Susan G. Komen Foundation Learns About the Power of Social Media

Social Media is a powerful tool to bring about change. It is a place where an individual can join together with like-minded people to make a difference.

At a time when so many are frustrated with politicians and the lack of change happening in Washington, it is encouraging to see people rising up collectively to force Congress to suspend an anti-piracy law decision and also to bring a large organization to it’s knees in the course of a month.

The most recent negative social media campaign, the Susan G. Komen Foundation fiasco, was waged after the organization made the decision to withhold funding of Planned Parenthood. Through massive social media efforts of countless individuals, Planned Parenthood raised $3,000,000 in three days and Komen reversed it’s decision after being unable to turn public opinion around. Nothing Komen did was able to slow down the negative campaign being waged against them on social media sites such as Twitter, Facebook, and Tumblr.

In the last several days the top trending images on Twitter for @KomenForTheCure, the official Twitter account for Susan G. Komen included the image above and:

The Komen website was also recently hacked, with many on social media sites stating they are not in favor of individuals hacking sites except in this instance. Here’s what the hackers changed to the site:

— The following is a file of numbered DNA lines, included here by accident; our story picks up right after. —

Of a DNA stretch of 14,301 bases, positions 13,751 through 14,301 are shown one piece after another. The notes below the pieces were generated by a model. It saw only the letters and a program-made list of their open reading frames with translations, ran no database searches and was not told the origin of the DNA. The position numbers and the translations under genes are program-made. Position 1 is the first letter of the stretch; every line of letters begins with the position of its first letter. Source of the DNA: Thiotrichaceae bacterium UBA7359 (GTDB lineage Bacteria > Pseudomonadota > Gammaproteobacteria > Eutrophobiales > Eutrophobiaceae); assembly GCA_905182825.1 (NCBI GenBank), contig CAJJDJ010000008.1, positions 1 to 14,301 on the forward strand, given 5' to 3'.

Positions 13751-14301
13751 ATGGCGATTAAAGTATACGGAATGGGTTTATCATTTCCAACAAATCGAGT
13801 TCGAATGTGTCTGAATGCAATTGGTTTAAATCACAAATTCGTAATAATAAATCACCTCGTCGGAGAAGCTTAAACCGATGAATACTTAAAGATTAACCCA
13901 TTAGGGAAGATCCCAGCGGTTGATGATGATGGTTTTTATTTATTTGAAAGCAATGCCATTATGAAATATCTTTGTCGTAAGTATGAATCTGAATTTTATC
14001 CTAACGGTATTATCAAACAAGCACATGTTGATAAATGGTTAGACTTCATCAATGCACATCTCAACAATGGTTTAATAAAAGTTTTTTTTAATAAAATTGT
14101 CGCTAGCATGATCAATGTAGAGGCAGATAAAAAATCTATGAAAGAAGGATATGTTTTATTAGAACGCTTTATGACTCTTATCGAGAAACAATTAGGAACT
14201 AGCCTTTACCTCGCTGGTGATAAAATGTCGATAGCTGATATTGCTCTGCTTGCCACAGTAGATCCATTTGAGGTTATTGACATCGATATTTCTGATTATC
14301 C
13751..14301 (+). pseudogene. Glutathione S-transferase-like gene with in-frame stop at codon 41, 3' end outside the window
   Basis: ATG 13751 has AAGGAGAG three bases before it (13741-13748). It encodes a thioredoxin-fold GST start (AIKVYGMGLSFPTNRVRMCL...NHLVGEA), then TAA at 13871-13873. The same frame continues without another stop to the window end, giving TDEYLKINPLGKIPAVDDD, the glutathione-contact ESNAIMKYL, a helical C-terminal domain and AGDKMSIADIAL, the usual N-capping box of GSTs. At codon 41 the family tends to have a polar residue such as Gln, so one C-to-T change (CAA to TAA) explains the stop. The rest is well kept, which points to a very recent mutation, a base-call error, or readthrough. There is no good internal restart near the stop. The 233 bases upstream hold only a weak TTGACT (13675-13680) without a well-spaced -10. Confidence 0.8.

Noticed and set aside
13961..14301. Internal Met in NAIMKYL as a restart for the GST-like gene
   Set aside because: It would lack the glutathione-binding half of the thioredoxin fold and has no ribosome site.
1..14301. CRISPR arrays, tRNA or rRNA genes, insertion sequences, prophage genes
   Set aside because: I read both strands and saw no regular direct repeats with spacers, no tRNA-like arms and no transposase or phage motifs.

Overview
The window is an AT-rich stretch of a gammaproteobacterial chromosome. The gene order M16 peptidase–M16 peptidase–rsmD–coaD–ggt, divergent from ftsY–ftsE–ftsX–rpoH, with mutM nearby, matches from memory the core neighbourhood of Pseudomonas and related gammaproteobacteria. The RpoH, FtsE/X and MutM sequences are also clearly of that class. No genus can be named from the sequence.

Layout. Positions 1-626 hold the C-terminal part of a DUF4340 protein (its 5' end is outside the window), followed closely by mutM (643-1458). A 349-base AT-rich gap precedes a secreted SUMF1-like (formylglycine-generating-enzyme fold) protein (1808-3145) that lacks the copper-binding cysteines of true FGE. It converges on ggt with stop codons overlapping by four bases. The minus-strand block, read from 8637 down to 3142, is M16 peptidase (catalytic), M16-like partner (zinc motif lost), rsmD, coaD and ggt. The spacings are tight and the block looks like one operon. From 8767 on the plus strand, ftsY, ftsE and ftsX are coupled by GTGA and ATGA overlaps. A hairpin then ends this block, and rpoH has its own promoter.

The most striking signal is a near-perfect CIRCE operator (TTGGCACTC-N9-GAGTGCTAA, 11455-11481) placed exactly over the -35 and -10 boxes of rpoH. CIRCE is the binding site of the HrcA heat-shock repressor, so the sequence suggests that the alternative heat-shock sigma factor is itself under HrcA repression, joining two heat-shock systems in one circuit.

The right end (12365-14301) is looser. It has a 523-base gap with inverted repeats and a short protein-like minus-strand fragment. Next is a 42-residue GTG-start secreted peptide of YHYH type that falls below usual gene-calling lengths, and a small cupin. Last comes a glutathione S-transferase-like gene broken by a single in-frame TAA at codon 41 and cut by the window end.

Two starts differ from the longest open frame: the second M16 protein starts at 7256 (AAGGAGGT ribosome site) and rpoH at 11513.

Next to the marathon race ad it states “Help us run over poor women on the way to the bank.”

Facebook and Twitter was filled with angry comments regarding Komen; alternative organizations to support in lieu of Komen were suggested; and there were pleas for donations for Planned Parenthood. On Twitter, #NoKomen and negative comments with the hashtag #Komen were trending daily.

In a statement made yesterday, Susan G. Komen founder Nancy Brinker stated her organization would be reversing the decision in how they award grants, which would allow Planned Parenthood to continue to be eligible for current and future funding; Brinker was stating the decision had been reversed. Brinker, as delicately as possible, asked for the negative campaign to cease. In her statement she said:

“We urge everyone who has participated in this conversation across the country over the last few days to help us move past this issue. We do not want our mission marred or affected by politics – anyone’s politics.”

Brinker ended her statement with:

“…we sincerely hope that these changes will be welcomed by those who have expressed their concern.”

After the statement was released, a New York Times article stated “It [internet community] demonstrated again how social media can change the national conversation with head-snapping speed.”

The conversation continues on social media sites with many stating they “will never trust Komen” after this and “will never fund the organization again.”

One compelling tweet  yesterday might be foretelling of the future of the pink ribbon branding on so many products:

“So now we can all change our brand of yogurt without feeling guilty. #NoKomen”

Is it too late for Susan G. Komen?

The public will decide, probably making it known on Twitter and Facebook.

What do you think?

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Kelly is a writer, photographer, social media consultant, and teacher. She is all over the internet, including her blog, Naked Girl in a Dress.

 

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